The photographer Vivienne Gucwa has made quite a name for herself photographing her home city of New York. I guess if you happen to live in one of the most photogenic cities in the world that sort of helps but a lesson I take from this is you don’t have to travel to exotic locations on the other side of the world to create great photographs.
As an aside it is actually getting ever harder to bring back images from faraway locations that are new and which no one has seen. Heck, when even your granny can go on a cruise that takes in Antarctica and come back with perfectly decent images captured on her iPhone how is any photographer going to make a living out of travel photography?
I believe that with a little bit of imagination you can find inspirational images wherever you live whether it be a small village or a large thriving metropolis. In fact, if you live somewhere you have a distinct advantage over visiting photographers.
- You know the place better than a visitor, even if they do come armed with a pile of travel books.
- You can visit at any time of day (or night) at all times of the year.
- You will be aware of events, large and small, that run at different times of the year and be able to get to them before most visitors.
- You can slowly build up a body of work over a period of time, continuously visiting the place again and again.
- You can return to the same place again and again and capture the changes that happen there.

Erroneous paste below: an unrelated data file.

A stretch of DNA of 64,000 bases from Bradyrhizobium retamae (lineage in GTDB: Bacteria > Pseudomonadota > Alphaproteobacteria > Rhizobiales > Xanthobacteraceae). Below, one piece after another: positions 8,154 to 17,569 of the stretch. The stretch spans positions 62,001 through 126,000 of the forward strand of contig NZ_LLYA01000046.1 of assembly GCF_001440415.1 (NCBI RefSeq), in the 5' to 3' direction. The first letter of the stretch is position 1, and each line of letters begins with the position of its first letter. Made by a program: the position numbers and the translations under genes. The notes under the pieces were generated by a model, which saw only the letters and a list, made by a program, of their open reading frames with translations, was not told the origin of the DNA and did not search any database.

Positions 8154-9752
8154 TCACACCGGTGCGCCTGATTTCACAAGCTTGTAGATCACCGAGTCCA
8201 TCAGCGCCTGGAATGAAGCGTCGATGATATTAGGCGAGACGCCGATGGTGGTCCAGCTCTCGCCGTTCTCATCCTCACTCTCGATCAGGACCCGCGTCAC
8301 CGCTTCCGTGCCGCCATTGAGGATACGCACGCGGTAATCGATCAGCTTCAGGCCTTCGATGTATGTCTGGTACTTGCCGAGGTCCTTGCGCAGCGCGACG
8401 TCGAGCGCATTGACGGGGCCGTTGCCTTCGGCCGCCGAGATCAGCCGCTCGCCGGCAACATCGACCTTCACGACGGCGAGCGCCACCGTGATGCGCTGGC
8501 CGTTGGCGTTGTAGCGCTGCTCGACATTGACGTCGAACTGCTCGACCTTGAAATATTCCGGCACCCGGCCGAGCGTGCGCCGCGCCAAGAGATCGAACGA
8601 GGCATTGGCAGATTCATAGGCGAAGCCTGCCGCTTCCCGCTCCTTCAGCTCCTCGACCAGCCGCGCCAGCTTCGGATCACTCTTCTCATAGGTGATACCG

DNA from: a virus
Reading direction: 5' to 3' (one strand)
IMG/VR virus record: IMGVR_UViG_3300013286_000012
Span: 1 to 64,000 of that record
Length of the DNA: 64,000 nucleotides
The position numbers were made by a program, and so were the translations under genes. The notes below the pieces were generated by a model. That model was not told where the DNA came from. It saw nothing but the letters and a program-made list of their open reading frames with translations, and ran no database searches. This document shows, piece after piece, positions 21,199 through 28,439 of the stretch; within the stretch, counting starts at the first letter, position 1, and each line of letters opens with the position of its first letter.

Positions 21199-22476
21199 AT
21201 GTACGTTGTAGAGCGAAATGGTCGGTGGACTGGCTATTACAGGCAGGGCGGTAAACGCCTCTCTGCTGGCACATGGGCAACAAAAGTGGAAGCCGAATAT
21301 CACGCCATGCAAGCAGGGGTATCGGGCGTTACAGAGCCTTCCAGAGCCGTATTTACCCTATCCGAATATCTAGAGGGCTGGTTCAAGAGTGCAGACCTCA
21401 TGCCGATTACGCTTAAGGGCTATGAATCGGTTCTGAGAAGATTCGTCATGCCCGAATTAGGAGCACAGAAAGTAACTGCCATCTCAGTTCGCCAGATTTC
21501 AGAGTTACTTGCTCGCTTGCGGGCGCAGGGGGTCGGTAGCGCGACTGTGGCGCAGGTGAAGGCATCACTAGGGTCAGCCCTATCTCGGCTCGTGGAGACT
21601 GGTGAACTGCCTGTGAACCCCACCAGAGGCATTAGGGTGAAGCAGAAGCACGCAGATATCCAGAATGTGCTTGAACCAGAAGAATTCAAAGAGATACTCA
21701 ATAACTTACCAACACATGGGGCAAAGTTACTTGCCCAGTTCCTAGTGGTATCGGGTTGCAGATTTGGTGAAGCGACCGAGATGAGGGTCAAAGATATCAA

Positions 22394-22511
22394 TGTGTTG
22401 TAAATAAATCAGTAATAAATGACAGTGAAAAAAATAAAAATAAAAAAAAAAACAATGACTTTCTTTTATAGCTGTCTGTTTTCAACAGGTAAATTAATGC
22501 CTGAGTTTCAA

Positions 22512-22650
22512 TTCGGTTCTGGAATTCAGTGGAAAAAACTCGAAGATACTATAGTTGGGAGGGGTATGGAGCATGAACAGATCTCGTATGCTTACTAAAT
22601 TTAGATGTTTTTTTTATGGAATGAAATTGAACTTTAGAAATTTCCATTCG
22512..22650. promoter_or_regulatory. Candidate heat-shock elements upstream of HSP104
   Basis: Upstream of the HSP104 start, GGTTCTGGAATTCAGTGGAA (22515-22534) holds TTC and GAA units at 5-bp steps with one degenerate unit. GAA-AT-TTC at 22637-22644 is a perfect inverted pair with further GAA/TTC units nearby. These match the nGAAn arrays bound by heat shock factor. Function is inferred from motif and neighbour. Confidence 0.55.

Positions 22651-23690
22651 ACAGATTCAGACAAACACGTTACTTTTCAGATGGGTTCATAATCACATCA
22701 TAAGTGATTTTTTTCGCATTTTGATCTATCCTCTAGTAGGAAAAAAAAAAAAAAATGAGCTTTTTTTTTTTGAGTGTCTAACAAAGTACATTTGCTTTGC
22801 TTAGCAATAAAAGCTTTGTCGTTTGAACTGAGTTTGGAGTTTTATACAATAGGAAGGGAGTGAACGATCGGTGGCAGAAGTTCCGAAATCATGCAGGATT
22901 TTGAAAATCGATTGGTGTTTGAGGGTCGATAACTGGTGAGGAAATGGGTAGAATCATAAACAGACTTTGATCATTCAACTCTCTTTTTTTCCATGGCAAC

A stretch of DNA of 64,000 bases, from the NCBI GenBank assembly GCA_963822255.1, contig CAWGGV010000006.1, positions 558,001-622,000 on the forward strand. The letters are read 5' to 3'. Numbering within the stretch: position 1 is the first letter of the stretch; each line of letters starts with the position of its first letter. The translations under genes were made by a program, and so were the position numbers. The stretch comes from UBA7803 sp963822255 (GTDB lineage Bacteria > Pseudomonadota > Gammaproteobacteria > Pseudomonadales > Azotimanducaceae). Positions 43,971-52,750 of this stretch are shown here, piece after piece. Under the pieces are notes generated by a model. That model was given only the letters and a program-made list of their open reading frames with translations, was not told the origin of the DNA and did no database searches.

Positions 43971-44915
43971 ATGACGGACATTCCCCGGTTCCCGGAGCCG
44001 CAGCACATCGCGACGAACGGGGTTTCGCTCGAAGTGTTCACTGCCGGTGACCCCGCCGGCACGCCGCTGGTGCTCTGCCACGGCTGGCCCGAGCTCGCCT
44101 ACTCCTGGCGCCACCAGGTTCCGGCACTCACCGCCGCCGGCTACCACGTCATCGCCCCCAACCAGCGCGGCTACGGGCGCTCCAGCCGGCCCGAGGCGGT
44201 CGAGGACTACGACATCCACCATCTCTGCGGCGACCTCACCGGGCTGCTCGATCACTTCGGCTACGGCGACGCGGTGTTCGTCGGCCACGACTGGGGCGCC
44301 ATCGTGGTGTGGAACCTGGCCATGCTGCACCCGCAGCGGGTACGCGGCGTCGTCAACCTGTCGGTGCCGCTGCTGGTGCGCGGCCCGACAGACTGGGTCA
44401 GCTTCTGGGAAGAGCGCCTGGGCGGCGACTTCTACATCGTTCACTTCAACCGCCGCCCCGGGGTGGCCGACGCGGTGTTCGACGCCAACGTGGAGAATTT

During 2016 I started to make a serious effort to capture images of my home city of Birmingham, England. Birmingham is the UK’s ‘second city’ (behind London) and like many post-industrial ‘Northern’ (that is North of London) cities going through a period of great change and expansion (and is set to do so even more). It’s also following the trend of other large cities to a devolution of funding, powers and responsibilities as well as selecting an elected mayor in May 2017.
Here are some images from my first year of capturing ‘Birmingham Through the Lens’.
Images captured with mainly an Olympus OM-D E-M1 Mk I and a variety of M.ZUIKO lenses.
I really should make more of an effort to capture my home town. Thanks for the inspiration.
Cities are an endless source of photo opportunities and projects in my experience. Go for it!
[…] As he grew older Adams became less interested in travel to other parts of the world preferring instead to concentrate on creating images of his own part of the world along the California coast of which he said he could “work for a century, exploring with eye and lens”. Whilst you might point out that California is a particularly photogenic part of the world to see out your days in Adams does have a point when he says “one must live in a region for a considerable time and absorb its character and spirit before the work can truly reflect the experience of the place”. Maybe this is something we should all consider more. Not just because no matter where we live there is almost certain to be a photographic treasure trove to be had on our doorsteps if we just look in the right way but also because as the impact of global tourism becomes better understood we could all benefit from staying at home a bit more. […]